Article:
Abstract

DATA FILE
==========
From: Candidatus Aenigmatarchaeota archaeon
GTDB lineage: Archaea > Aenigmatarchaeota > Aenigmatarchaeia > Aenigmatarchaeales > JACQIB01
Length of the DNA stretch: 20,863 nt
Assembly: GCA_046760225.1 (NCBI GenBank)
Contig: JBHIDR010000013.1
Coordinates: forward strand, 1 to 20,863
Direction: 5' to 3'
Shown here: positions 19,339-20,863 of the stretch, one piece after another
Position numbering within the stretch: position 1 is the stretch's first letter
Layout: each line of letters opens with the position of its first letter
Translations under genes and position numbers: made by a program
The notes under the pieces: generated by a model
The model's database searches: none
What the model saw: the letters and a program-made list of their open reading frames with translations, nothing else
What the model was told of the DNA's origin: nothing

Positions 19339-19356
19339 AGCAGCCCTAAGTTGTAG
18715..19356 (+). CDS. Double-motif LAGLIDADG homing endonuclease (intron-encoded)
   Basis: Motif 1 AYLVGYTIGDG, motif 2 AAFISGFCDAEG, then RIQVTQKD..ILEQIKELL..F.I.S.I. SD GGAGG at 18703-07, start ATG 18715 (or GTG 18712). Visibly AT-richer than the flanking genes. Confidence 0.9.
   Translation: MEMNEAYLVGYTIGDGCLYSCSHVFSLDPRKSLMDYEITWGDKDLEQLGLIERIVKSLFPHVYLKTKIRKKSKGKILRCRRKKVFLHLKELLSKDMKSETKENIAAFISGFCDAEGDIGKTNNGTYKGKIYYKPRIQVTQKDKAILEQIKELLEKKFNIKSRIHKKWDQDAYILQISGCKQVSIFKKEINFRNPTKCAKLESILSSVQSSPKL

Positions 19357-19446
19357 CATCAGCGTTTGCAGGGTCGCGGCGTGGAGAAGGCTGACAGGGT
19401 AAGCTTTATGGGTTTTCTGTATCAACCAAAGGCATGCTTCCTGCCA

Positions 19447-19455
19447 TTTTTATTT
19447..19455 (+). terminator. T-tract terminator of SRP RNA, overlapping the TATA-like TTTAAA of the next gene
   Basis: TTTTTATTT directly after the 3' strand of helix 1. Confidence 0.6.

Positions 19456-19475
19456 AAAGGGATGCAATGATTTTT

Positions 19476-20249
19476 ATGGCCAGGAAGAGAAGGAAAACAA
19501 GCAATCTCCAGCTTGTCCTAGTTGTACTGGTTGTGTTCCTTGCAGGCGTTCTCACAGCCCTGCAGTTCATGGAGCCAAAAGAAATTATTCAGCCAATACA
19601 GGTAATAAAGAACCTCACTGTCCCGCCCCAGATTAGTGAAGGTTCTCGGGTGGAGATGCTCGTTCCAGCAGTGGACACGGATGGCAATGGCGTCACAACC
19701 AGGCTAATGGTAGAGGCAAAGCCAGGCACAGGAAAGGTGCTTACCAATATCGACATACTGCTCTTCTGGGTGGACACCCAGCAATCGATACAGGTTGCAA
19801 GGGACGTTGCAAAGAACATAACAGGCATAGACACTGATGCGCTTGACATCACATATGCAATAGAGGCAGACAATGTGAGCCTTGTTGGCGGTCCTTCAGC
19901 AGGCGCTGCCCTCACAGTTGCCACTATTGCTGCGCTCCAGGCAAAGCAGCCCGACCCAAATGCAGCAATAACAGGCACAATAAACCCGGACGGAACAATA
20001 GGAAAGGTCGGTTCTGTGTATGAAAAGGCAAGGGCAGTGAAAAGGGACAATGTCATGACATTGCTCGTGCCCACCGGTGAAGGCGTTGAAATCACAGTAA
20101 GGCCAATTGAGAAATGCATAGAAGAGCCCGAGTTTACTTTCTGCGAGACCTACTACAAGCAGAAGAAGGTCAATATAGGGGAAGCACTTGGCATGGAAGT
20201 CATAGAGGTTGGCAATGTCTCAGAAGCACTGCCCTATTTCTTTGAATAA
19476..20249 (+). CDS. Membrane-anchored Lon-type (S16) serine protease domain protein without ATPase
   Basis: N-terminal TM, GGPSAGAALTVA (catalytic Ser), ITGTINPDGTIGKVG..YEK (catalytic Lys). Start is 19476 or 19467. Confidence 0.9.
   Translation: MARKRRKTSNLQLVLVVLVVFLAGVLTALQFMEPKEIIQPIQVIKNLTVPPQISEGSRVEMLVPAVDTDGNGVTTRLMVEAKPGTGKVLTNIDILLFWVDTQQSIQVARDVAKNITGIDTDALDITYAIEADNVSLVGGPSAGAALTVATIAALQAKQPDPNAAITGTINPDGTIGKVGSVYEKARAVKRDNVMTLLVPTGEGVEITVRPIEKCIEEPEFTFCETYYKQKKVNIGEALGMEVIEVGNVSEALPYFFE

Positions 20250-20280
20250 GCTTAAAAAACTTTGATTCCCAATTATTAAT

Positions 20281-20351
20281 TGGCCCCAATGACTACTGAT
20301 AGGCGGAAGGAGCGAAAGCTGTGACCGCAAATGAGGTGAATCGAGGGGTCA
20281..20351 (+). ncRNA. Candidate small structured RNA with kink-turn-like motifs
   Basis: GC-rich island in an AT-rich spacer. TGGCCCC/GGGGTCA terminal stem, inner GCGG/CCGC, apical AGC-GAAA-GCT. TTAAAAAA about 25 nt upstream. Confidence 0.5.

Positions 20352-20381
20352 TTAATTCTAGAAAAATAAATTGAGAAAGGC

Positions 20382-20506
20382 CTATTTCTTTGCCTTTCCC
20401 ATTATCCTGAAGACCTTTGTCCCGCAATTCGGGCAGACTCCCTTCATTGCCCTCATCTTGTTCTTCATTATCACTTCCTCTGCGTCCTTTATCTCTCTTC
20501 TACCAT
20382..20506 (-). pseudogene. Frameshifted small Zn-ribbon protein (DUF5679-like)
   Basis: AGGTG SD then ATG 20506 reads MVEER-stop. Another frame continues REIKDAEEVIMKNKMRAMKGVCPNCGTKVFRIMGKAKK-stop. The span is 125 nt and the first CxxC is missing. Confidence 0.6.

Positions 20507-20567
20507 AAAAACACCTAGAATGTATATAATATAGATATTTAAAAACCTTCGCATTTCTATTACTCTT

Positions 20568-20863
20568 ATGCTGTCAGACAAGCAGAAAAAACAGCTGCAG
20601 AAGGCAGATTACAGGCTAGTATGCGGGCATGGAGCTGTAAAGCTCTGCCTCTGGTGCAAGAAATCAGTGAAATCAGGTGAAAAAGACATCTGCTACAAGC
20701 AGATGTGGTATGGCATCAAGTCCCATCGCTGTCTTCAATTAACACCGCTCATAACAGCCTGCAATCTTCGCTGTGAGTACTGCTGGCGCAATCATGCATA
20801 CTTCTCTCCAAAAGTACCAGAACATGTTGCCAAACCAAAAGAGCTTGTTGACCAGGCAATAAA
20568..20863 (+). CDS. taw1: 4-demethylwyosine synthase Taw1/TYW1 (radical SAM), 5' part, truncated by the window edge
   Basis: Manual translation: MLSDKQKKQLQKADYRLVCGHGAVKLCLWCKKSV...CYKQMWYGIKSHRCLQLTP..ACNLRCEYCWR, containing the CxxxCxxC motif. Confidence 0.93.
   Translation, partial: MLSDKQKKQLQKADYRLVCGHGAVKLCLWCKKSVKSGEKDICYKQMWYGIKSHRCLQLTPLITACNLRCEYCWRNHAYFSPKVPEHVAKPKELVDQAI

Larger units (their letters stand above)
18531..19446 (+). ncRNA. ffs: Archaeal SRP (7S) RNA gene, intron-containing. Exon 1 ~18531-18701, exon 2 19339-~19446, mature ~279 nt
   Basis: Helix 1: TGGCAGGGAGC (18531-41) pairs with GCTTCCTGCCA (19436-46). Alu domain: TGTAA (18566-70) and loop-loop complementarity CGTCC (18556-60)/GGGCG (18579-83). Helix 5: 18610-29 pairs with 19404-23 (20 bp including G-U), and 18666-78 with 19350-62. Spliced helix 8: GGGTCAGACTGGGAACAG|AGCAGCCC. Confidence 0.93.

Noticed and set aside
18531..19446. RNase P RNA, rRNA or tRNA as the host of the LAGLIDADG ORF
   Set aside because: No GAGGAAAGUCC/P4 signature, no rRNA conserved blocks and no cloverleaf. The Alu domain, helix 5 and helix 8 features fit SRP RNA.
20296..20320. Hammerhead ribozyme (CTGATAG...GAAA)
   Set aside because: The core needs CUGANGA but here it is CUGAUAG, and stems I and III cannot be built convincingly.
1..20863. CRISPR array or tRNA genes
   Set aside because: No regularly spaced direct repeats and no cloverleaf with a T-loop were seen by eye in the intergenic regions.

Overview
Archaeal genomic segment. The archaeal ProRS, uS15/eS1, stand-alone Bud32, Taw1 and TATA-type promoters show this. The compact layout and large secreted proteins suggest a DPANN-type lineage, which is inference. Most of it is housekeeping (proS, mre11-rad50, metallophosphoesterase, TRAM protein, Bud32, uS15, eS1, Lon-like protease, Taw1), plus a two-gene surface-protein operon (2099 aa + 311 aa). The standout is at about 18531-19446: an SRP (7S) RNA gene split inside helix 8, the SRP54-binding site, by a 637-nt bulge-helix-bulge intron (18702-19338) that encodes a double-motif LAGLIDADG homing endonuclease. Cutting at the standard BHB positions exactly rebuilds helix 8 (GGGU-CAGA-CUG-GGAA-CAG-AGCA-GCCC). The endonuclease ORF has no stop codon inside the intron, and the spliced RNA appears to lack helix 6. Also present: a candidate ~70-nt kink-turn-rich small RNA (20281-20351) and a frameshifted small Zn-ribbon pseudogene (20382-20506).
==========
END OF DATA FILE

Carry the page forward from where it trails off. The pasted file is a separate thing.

Three dredge hauls from the north wall of the Puerto Rico Trench near 66° 30′ W. contained serpentinized peridotite and talc rock, sedimentary rocks of Cretaceous and Tertiary age, and minor basalt. A possible stratigraphy of the main scarp is given by serpentinized peridotite with altered basalt overlain by Upper Cretaceous sedimentary rocks, which are in turn overlain by Lower Tertiary sedimentary rocks with minor vitric basalt. The ultramafic rocks occur as two distinct types. One contains antigorite and talc and has a rare texture consisting of very fine-grained olivine(?) replaced by talc or serpentine. The other does not contain antigorite or talc and has a texture similar to serpentinites from many localities in the world. The density, seismic velocity, magnetic susceptibility, and chemical data of the ultramafic rocks are presented. Structural complexities of the area are revealed by two closely spaced seismic-reflection profiles of the main scarp of the north wall, one showing horizontal crustal layers and the other an interrupting mass. The 5.1 km/sec seismic layer determined by previous seismic-refraction studies may here be composed primarily of serpentinized peridotite with some altered basalt. Navigational uncertainties and lack of knowledge of the exact position of dredging prevent definite statements. However, the 5.1 km/sec seismic layer was definitely sampled about 65 km to the east (20°16′N., 65°43′W.), and basalts, chert, and Cenomanian siliceous sedimentary rock were obtained. These rocks may overlie serpentinized peridotite that was not sampled, or possibly serpentinite does not occur on the north wall near 65°45′W.

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